Wednesday, May 31, 2006
My room is empty. Really empty. As in it has an echo empty. I haven't seen it that way since I first moved into it as a kid, when I outgrew the small room my brother and I shared. It's kind of sad. And it's the one thing that keeps reminding me that this move is different from the others.
I've become used to packing up and leaving. I've also become used to moving back home. So when I think about pulling away from my house tomorrow and driving to Long Island, I don't feel much. But I keep walking into my room as a matter of habit, wanting to plop on my bed, to watch the ceiling fan swirl until I fall asleep, to hear the cuckoo clocks ticking in the hallway. Except my room is in a U-haul in the driveway.
Sunday, May 28, 2006
Doesn't it seem like everyone is getting married in the next six months? It sure does to me. I went to the first wedding in the pack on Saturday and there are quite a few left before the year's end. Tara's wedding was held around Lowell, where she grew up, and was probably much different from the rest I'll be going to. With plastic place settings, crazy groomsmen chugging wine from the bottles and a mounted deer head adorned with a bridal veil, the celebration had a definite laid-back feeling. It was nice to not worry about being prim and proper for a change. And despite a couple aggravations (a no-show best man and a dress malfunction) Tara looked so happy. What kind of a wedding would it be without imperfections, anyway?
I got to see Tara and Sammy's adorable baby, Adriyanna, and hang out with State News friends. Unfortunately, the mosquitoes were out in full force and I'm now itching my first bites of the summer.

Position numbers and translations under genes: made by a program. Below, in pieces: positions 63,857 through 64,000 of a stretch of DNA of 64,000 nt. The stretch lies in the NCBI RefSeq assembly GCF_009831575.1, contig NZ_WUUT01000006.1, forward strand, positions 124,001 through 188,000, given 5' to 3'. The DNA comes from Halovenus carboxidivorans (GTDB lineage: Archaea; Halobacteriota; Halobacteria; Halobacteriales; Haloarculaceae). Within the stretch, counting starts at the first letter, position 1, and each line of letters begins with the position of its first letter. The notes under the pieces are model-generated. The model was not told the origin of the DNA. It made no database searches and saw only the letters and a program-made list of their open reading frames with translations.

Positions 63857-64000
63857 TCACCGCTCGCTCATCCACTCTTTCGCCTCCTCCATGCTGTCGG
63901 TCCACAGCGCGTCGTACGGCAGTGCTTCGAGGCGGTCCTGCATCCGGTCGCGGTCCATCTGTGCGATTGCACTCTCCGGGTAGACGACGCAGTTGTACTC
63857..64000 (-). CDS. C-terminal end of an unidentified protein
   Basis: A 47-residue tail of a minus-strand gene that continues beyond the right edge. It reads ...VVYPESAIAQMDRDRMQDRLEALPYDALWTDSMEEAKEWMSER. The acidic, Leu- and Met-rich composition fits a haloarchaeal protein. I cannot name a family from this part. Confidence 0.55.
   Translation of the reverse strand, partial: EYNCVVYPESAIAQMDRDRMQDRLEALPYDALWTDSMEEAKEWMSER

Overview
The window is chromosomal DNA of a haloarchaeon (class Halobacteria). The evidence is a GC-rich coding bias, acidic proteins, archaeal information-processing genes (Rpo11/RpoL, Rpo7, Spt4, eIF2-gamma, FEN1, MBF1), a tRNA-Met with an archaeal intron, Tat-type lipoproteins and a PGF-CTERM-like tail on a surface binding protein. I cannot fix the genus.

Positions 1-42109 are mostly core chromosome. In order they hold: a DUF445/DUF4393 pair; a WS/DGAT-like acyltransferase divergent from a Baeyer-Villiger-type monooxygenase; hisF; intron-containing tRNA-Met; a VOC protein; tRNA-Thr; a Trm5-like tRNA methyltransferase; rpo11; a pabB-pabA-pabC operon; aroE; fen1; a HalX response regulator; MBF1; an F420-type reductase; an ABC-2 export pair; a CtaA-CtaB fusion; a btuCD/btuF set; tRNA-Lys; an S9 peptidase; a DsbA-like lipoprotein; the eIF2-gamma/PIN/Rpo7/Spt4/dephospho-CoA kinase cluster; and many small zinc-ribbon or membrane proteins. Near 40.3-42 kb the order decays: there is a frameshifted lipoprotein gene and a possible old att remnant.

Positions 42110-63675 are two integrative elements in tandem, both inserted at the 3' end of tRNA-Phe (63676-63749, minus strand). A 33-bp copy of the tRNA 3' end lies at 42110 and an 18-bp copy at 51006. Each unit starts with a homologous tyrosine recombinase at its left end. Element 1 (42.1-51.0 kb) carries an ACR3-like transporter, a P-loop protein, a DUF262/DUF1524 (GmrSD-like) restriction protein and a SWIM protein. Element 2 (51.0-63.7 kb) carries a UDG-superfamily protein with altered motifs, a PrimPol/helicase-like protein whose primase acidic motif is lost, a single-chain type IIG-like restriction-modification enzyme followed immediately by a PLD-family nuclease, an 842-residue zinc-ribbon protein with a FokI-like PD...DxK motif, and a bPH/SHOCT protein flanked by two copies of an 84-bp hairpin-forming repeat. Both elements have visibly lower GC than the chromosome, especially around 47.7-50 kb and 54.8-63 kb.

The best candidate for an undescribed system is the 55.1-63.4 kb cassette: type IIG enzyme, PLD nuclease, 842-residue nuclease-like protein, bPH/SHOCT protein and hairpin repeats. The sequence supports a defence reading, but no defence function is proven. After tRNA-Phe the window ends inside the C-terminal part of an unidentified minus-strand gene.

Friday, May 26, 2006
I've been pretty busy, but let me give you a quick update of the last week. My mom, my aunt and I drove to Orlando on Sunday (from Tampa, not Detroit) to see my "baby" brother. He moved there last summer to start motorcycle school and is doing really well despite the somewhat shady neighborhood he lives in. I last saw him at Christmastime, when my family and I helped move him into his new apartment. The studio is now completely Jessefied, if you will, crammed with speakers, guitars, packages of hot fries and ramen noodles and ash trays. We spent the day shopping (actually for Jesse for a change) and walking around Old Town, a touristy area with stores and carnival rides. I hope to see Jess again soon, maybe for his 21st birthday if I can get a cheap flight.
On Monday my aunt and I spent the day with my mom at the store after taking a quick morning walk on the beach. We flew home that night to a considerably colder Detroit.
Since then I've tried to balance getting everything ready for my move with visiting friends and family. Arranging for electric, gas, cable and internet in the new apartment is making me feel grown-up and worried about all the new bills I've got coming.
Friday, May 19, 2006
I'm in Florida visiting with my mom. We're spending most of the days I'm here at her store because she has to work, which is a little boring, but fine with me. I'm just glad to see her again. There's something about your mom. Some connection you miss when you're separated. Maybe it's that whole womb thing...